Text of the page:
On my first full day in Malta, I had to rewrite my sales-pitch four different times before I could sell my first story. I eventually wrote a decent sales-pitch. I sold some stories, made a key for Sergei's apartment, and gave my host his five Euros back.
     The locals weren't interested in hearing about my travel accomplishments or my big dreams. They wanted to know what my stories could do for them. The following became my regular sales-pitch:
     "Bonju. Kif inti? I'm Justin, from Michigan. And I do what I do ... better than anyone. I'm a travel/adventure writer. My stories are short, easy to read, and funny. They help you relax if you have stress, and they give you a positive feeling. I'm selling my best stories for a Euro each. This is my funniest story, if you like to laugh ... this is a romantic story, from France ... do you like philosophy? no? yeah, most people don't like philosophy ..."
     People couldn't wait to get their hands on my stories, when I began with the above sales-pitch. 42% of them bought stories. Of those people, the average person bought 1.6 stories. It was easy to sell on streets that faced the sea, because people there were happy. It was difficult to sell in the town of Birzebugga, where the people were tight, spent their money on lottery tickets, and were interested in politics. In three weeks of selling, I sold 564 stories and profited more than five hundred Euros.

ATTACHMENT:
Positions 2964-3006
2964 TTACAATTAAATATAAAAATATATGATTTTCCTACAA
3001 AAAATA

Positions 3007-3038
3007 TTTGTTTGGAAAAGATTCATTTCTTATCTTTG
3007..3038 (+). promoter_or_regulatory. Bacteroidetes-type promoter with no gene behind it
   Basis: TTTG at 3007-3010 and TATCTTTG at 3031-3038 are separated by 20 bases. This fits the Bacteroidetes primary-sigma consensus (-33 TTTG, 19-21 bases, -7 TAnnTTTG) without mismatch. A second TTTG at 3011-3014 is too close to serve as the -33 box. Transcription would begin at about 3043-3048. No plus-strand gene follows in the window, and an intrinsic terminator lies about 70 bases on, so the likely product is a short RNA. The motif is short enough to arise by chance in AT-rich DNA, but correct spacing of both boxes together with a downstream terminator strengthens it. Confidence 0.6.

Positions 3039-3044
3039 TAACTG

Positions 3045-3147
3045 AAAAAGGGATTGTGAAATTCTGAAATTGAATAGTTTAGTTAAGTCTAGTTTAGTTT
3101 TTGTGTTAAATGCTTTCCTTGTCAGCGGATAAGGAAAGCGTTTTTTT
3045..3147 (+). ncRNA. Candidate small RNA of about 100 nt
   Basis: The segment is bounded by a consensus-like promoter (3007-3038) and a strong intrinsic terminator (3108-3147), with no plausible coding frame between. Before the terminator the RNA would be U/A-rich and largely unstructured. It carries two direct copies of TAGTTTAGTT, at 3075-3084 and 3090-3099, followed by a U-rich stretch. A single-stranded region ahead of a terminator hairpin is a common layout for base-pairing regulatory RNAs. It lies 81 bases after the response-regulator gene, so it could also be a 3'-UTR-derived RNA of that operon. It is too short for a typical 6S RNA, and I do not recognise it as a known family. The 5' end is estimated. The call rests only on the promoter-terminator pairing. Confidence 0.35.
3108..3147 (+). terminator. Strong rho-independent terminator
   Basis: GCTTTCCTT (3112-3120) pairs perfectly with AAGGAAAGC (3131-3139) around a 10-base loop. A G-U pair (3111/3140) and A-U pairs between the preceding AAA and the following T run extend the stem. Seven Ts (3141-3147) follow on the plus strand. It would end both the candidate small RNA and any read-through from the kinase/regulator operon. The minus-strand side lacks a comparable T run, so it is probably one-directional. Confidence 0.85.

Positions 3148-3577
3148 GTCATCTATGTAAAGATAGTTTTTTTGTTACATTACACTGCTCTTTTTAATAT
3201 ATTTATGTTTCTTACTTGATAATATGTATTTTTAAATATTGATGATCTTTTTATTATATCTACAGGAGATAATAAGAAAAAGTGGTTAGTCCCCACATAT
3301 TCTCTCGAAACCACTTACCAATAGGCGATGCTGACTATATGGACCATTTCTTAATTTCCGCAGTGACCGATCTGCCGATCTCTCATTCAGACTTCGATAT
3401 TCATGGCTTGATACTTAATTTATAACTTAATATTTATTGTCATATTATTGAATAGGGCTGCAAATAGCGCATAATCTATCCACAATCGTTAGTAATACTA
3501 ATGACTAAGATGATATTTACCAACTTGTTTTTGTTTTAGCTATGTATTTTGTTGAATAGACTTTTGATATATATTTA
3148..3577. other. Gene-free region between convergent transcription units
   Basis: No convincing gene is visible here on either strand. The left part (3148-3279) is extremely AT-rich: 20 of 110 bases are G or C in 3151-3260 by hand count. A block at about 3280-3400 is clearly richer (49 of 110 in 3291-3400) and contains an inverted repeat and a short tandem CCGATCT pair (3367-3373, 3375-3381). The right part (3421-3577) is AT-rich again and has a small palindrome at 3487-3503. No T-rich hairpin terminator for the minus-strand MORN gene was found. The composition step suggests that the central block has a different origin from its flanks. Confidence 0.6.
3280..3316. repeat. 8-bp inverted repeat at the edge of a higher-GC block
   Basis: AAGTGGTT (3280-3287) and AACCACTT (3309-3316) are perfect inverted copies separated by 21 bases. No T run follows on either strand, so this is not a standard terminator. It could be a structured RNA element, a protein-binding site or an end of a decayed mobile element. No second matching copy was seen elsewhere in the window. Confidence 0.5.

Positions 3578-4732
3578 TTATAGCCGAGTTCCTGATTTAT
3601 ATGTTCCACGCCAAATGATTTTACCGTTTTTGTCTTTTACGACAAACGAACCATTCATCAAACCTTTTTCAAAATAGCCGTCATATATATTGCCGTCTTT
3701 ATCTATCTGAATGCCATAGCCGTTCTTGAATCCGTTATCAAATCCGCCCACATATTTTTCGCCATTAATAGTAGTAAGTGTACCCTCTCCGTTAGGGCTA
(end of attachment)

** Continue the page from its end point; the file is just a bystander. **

But, I would need more money than that.
     An Indian man paid me another five hundred Euros, and he gave me an assignment to write fiction for him. He'd dreamt an elaborate dream one day while napping, and he wanted me to turn it into a story for him. The dream was alluring - with Christian and Muslim characters, but with an Eastern religious theme. I wrote the forty-page story in two weeks.
     And in this way, I earned enough money to buy a flight to Ethiopia.
     My trip to Malta was a success!
     And I spent a sixth week in this tiny country, to do some writing of my own. I became acquainted with Malta ... even if I never went into a Maltese person's home. Even if I never tasted its culinary specialty, rabbit meat. Even if I never studied its language, which was similar to Tunisian Arabic.
     Even if I never went to its second island - the more natural island of Gozo - I owed it to this tiny country to write a MODERN ODDYSEUS' TOP 5!!! in its name. The Modern Oddyseus stood firm in his belief that every country, no matter how big or small, had exactly five good things and five bad things about it.
     Here were The Top 5 Worst Things about Malta! ...